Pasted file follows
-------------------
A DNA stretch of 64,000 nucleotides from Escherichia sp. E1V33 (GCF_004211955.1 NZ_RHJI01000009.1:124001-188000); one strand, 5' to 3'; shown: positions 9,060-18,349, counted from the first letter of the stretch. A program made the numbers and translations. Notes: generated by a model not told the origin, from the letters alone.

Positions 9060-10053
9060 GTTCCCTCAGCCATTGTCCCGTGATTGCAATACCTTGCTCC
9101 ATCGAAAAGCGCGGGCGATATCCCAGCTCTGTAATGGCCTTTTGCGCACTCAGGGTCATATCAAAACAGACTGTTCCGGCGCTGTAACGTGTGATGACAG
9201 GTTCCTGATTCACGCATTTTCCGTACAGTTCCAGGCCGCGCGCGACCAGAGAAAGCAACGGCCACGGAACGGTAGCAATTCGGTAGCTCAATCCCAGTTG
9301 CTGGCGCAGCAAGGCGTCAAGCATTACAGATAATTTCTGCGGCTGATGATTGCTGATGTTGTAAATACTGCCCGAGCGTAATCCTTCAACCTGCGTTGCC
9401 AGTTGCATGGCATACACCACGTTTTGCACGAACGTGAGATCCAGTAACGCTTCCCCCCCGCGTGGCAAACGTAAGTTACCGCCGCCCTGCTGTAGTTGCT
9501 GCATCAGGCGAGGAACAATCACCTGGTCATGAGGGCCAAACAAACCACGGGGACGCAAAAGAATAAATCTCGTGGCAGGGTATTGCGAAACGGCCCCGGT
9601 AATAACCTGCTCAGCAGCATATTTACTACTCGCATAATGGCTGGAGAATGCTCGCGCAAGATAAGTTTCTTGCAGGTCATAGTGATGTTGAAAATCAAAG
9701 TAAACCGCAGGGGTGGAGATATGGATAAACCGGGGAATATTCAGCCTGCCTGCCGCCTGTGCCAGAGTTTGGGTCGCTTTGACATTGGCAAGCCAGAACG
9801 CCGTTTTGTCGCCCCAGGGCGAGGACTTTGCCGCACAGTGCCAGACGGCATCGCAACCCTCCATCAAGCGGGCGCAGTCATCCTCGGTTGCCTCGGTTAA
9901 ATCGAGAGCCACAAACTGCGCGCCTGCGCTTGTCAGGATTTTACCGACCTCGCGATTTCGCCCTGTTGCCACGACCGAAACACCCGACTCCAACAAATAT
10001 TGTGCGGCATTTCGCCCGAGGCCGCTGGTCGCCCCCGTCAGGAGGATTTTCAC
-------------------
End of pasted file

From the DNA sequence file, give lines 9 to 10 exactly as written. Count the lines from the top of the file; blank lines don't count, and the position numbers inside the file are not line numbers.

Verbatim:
9601 AATAACCTGCTCAGCAGCATATTTACTACTCGCATAATGGCTGGAGAATGCTCGCGCAAGATAAGTTTCTTGCAGGTCATAGTGATGTTGAAAATCAAAG
9701 TAAACCGCAGGGGTGGAGATATGGATAAACCGGGGAATATTCAGCCTGCCTGCCGCCTGTGCCAGAGTTTGGGTCGCTTTGACATTGGCAAGCCAGAACG